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Healthy Foods That Can Hit Back Hard

If you’re on a mission to eat “clean,” or simply trying to eat more fruits and vegetables and fewer processed foods, you deserve a round of applause! A diet packed with fruits, vegetables, whole grains, healthy fats, and lean proteins can work wonders for your health, and fight off a host of chronic diseases, including heart disease, type 2 diabetes, and some types of cancer. But there’s a (somewhat) darker side to eating all of those nutritious foods. Don’t stop eating them, but make sure you choose and prepare your foods in a safe way. Check out the foods below and learn how you can safely fit them into your eating plan.

Grilled meat and poultry: Summer just isn’t summer without cookouts or barbeques! There’s nothing quite like a hamburger or chicken breast sizzling on the grill. However, if you’re not cooking your meat or chicken thoroughly, you can end up with a potentially serious case of food poisoning from nasty bugs such as E. coli, listeria, and Salmonella.

  • Tips: Don’t guess or go by how well done the meat or poultry is on the outside. Use a meat thermometer to be sure it’s cooked enough on the inside. Cook beef and pork to at least 145 degrees F, and poultry to 165 degrees F.

Salad greens: Eating a salad is a great way to enjoy nature’s bounty while meeting your nutrient goals. No garden of your own? No problem. Your local farmer’s market or grocery store has a lot of options, from romaine lettuce to green leaf lettuce to fancier salad greens. Whatever you choose, wash your salad greens well. Unwashed leafy greens have been responsible for outbreaks of food borne illness.

  • Tips: Make sure each lettuce leaf is washed thoroughly before eating, and don’t let your leafy greens (or any produce, for that matter) touch a surface or utensil that has come in contact with uncooked meat or poultry.

Cantaloupe: This sweet, orange melon is packed with vitamins and phytochemicals. One cup of cantaloupe cubes contains just 53 calories and 14 grams of carbohydrate. But, eat cantaloupe with caution. Because these melons grow on the ground, they’re easily contaminated with Salmonella bacteria. Listeria outbreaks have also been linked to cantaloupe.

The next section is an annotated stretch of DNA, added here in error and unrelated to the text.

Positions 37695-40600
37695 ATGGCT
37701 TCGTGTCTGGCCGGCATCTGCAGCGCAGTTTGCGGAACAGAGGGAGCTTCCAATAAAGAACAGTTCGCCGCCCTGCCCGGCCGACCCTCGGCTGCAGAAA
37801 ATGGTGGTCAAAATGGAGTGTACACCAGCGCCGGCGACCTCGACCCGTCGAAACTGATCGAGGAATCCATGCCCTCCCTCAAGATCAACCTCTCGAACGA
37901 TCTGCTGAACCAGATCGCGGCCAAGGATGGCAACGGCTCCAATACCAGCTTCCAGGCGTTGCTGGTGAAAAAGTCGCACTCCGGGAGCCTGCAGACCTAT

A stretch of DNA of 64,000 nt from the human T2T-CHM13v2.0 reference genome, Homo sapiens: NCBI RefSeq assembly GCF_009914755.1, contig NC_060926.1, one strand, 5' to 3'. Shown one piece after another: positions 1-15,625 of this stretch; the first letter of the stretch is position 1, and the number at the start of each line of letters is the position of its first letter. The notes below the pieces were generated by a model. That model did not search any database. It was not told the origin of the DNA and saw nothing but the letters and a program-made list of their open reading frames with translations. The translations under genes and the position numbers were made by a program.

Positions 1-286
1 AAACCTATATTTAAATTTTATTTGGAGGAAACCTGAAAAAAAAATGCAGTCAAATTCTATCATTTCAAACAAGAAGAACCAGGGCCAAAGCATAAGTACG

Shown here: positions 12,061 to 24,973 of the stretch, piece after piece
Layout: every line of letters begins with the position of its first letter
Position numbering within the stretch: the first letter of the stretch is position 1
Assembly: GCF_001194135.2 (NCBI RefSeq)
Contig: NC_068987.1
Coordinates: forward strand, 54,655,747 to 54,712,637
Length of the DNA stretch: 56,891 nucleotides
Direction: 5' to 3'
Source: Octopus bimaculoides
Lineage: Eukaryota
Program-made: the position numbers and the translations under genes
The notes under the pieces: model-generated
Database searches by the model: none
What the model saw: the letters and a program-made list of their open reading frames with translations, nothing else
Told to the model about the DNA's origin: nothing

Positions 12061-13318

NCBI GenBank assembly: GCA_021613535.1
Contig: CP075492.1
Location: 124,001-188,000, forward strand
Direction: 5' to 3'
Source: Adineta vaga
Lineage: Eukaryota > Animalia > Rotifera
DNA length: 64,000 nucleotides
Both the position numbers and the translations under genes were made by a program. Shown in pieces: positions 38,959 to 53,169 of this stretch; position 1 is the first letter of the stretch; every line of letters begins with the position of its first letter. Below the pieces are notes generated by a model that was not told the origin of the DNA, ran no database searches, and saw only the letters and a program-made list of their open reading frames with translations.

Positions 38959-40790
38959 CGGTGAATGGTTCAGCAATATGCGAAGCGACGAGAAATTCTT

• Tips: Avoid buying cantaloupe with bruises or dents. At home, scrub the outside of the cantaloupe with dish washing liquid for about 30 seconds before cutting it.

Brown rice: Brown rice is generally considered a better choice than white rice because it’s a whole grain and therefore contains more nutrients and fiber. However, in recent years, high levels of arsenic have been found in rice, leaving people confused and worried. Arsenic is a mineral that’s found in soil, the air, and in water. It’s absorbed into plants, and rice seems to absorb higher amounts than other food plants. Arsenic is linked with a higher risk of some types of cancer, as well as heart disease and diabetes. Unfortunately, brown rice is higher in arsenic than white rice, as the arsenic is found mostly in the husk of the rice grain (white rice is stripped of its husks).

  • Tips: Don’t give up your brown rice, but switch it up with other whole grains that are naturally low in arsenic, such as quinoa, amaranth, barley, bulgur and farro. Also, cooking your rice using a 6:1 water-to-rice ratio can remove up to 60% of the arsenic.

Sprouts: Sprouts, such as alfalfa, mung bean or broccoli, are a great way to boost your phytonutrient intake. They’re typically eaten raw or lightly cooked. But eating sprouts ups your chances of food poisoning from E. coli or Salmonella. While commercial sprout growers take steps to minimize the risk, there’s no way to guarantee that they’re free from bacteria. Pregnant women, the elderly, children, and people with weakened immune systems should steer clear of sprouts.

  • Tip: Avoid buying sprouts that look slimy or are dark in color. Keep them refrigerated. To lessen your chances of food borne illness, cook your sprouts before you eat them.

No one wants to get sick from eating food, especially healthy food. Properly washing, storing and cooking your food can greatly lessen your chances of getting ill, and will allow you to reap the nutrition benefits that they have to offer.

Amy Campbell MS, RD, LDN, CDE (89 Articles)

Amy Campbell MS, RD, LDN, CDE is an experienced health, nutrition and diabetes educator and communicator with more than 25 years of experience within the healthcare sector. Amy has extensive expertise in editing and writing for patients, consumers and healthcare professionals; public speaking, teaching and group facilitation; project and account management; and content and curriculum development.

 

She is currently the Director for Clinical Education Content Development and Training at Good Measures LLC, a Health Professional Advisor at the Egg Nutrition Center, and a blogger/Writer for Madavor Media.

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